Will Donald Trump keep his campaign promise to end America’s wasteful wars overseas? Since he’s stated he knows more than America’s generals, will he rein them in? Will he bring major reforms to the military-industrial complex, or will he be nothing but talk and tweets?
At Trump’s first news conference today as president-elect, he had little to say about the military, except once again to complain about the high cost of the F-35 jet fighter program. The questions asked of him dealt mainly with Russia, hacking, potential conflicts of interest, and Obamacare. These are important issues, but how Trump will handle the Pentagon and his responsibilities as commander-in-chief are arguably of even greater import.
Ironically, the last president who had some measure of control over the military-industrial complex was the retired general who coined the term: Dwight D. Eisenhower. Another president – Jimmy Carter – attempted to exercise some control, e.g. he cancelled the B-1 bomber, a pet project of the U.S. Air Force, only to see it revived under Ronald Reagan.
Excepting Carter, U.S. presidents since Ike have issued blank checks to the military, the Pentagon, and its bewildering array of contractors. Whether Democrats (JFK, LBJ, Clinton, Obama) or Republicans (Nixon, Ford, Reagan, the Bushes), rubber-stamping Pentagon priorities has been a common course of presidential action, aided by a willing Congress that supports military spending to “prime the economic pump” and create jobs.
Ike, of course, was hardly perfect, but he had the cred to command the military, to rein it in, perhaps as much as any one man could in the climate of fear generated by McCarthyism and the Cold War hysteria of the 1950s. Hardly a pacifist, Ike nevertheless came to hate war. Can we imagine any president nowadays writing these words?
Every gun that is made, every warship launched, every rocket fired signifies, in the final sense, a theft from those who hunger and are not fed, those who are cold and are not clothed. This world in arms is not spending money alone. It is spending the sweat of its laborers, the genius of its scientists, the hopes of its children… This is not a way of life at all, in any true sense. Under the cloud of threatening war, it is humanity hanging from a cross of iron.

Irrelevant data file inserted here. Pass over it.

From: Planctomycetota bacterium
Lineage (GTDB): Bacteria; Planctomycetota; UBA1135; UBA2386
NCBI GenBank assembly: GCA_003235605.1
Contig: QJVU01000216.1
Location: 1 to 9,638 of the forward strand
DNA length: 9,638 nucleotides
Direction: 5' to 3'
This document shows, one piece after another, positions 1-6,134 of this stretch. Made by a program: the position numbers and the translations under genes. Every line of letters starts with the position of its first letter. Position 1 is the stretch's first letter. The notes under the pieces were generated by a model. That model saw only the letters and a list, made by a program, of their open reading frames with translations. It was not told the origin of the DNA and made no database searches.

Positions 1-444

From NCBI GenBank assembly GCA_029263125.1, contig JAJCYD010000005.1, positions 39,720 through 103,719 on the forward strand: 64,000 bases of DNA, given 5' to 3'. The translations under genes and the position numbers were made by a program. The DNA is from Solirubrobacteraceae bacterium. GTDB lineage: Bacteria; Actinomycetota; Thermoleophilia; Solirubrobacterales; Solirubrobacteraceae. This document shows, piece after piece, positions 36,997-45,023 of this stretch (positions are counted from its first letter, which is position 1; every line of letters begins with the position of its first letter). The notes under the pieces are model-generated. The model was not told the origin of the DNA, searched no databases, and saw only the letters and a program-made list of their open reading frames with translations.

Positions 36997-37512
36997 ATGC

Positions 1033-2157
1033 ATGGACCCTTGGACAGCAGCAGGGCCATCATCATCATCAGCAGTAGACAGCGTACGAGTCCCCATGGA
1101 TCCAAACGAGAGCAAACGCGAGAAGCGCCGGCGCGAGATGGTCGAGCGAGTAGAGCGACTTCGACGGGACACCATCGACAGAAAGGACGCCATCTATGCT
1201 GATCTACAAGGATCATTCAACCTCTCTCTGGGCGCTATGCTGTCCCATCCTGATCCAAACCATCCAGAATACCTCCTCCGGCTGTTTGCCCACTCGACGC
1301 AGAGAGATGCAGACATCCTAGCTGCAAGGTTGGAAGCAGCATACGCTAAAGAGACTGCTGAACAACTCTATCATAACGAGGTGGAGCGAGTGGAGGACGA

Ike’s wisdom stemmed from his experience with the bloody awfulness of war. Recent presidents, by comparison, have been unstinting in their praise of the U.S. military. Ronald Reagan, who had a cozy job in Hollywood during World War II, was a snappy saluter who oversaw a major military expansion. More recently, Barack Obama, with no military experience, went out of his way to praise the U.S. military in hyperbolic terms as the “greatest” in human history.
Recent presidents have idolized the military, perhaps because they either never served in it or never really experienced its foibles and faults, its flaws and failings. Perhaps as well they’ve celebrated the military because they saw it as a popular and easy form of patriotism. But the Pentagon needs a commander-in-chief, not a cheerleader-in-chief. It needs to be challenged, it needs a boot up its collective ass, if it’s ever going to reform its prodigal ways.
Trump has been critical of the military, an encouraging sign. But his appointment of retired generals to key positions of power suggests conformity and business as usual. Trump himself is a military poseur, a man impatient with facts, a man who didn’t know what the nuclear triad was even as he talked of (false) nuclear gaps vis-à-vis Russia.
Even as he talked of wasteful wars and clueless generals, Trump promised to use the U.S. military as a battering ram to smash America’s enemies. He promised as well to rebuild the military, increasing the Pentagon budget while taking the fight to ISIS, words that suggest President Trump won’t often say “no” to the national security state. Ike, however, could and did say “no.” He had the toughness to weather the predictable Pentagon, Congressional, and military/corporate storms. Will Trump?
Again, the last president to lead a novel initiative in national security was Jimmy Carter, with his focus on human rights. Dismissed as naïve and pusillanimous, he became a one-term president. Trump has promised to end wasteful wars, to re-prioritize federal spending to focus on internal “security” measures such as national infrastructure, and to make NATO and other U.S. allies pay their fair share of defense costs.
If he carries through on these promises, he’ll be the first president since Ike to make a measurable and significant course correction to America’s warship of state. But first he needs to be held to account, most certainly at press conferences but elsewhere as well. Endless war is a threat to democracy; so too are politicians who posture but do nothing to rein in militarism, imperialism, and authoritarianism.
If Trump combines the two, if he doubles down on incessant war and a cult of authority, American democracy may suffer a mortal blow.